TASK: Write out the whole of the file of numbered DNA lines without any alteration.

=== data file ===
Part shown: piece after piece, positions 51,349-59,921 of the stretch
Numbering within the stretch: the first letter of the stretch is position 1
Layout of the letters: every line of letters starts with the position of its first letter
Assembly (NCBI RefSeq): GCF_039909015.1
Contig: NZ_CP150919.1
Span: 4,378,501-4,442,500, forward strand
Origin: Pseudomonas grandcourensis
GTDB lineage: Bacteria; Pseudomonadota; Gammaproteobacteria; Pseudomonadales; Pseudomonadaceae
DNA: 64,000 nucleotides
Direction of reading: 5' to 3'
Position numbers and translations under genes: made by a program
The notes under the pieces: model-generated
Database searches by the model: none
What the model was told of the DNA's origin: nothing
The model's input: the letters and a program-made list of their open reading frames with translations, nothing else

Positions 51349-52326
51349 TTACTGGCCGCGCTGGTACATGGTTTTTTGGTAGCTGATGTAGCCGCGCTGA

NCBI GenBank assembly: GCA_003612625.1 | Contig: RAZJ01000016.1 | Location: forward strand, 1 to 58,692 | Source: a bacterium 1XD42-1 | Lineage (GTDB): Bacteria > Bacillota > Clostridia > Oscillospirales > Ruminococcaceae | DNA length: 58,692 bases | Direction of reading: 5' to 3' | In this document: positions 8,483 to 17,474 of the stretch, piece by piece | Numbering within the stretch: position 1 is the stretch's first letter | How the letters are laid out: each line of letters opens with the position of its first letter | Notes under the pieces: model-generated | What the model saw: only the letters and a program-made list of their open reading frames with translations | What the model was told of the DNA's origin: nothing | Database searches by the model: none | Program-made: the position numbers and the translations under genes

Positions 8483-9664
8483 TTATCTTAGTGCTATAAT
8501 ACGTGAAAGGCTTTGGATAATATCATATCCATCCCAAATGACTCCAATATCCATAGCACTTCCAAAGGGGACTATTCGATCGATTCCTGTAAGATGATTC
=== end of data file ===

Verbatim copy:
Part shown: piece after piece, positions 51,349-59,921 of the stretch
Numbering within the stretch: the first letter of the stretch is position 1
Layout of the letters: every line of letters starts with the position of its first letter
Assembly (NCBI RefSeq): GCF_039909015.1
Contig: NZ_CP150919.1
Span: 4,378,501-4,442,500, forward strand
Origin: Pseudomonas grandcourensis
GTDB lineage: Bacteria; Pseudomonadota; Gammaproteobacteria; Pseudomonadales; Pseudomonadaceae
DNA: 64,000 nucleotides
Direction of reading: 5' to 3'
Position numbers and translations under genes: made by a program
The notes under the pieces: model-generated
Database searches by the model: none
What the model was told of the DNA's origin: nothing
The model's input: the letters and a program-made list of their open reading frames with translations, nothing else

Positions 51349-52326
51349 TTACTGGCCGCGCTGGTACATGGTTTTTTGGTAGCTGATGTAGCCGCGCTGA

NCBI GenBank assembly: GCA_003612625.1 | Contig: RAZJ01000016.1 | Location: forward strand, 1 to 58,692 | Source: a bacterium 1XD42-1 | Lineage (GTDB): Bacteria > Bacillota > Clostridia > Oscillospirales > Ruminococcaceae | DNA length: 58,692 bases | Direction of reading: 5' to 3' | In this document: positions 8,483 to 17,474 of the stretch, piece by piece | Numbering within the stretch: position 1 is the stretch's first letter | How the letters are laid out: each line of letters opens with the position of its first letter | Notes under the pieces: model-generated | What the model saw: only the letters and a program-made list of their open reading frames with translations | What the model was told of the DNA's origin: nothing | Database searches by the model: none | Program-made: the position numbers and the translations under genes

Positions 8483-9664
8483 TTATCTTAGTGCTATAAT
8501 ACGTGAAAGGCTTTGGATAATATCATATCCATCCCAAATGACTCCAATATCCATAGCACTTCCAAAGGGGACTATTCGATCGATTCCTGTAAGATGATTC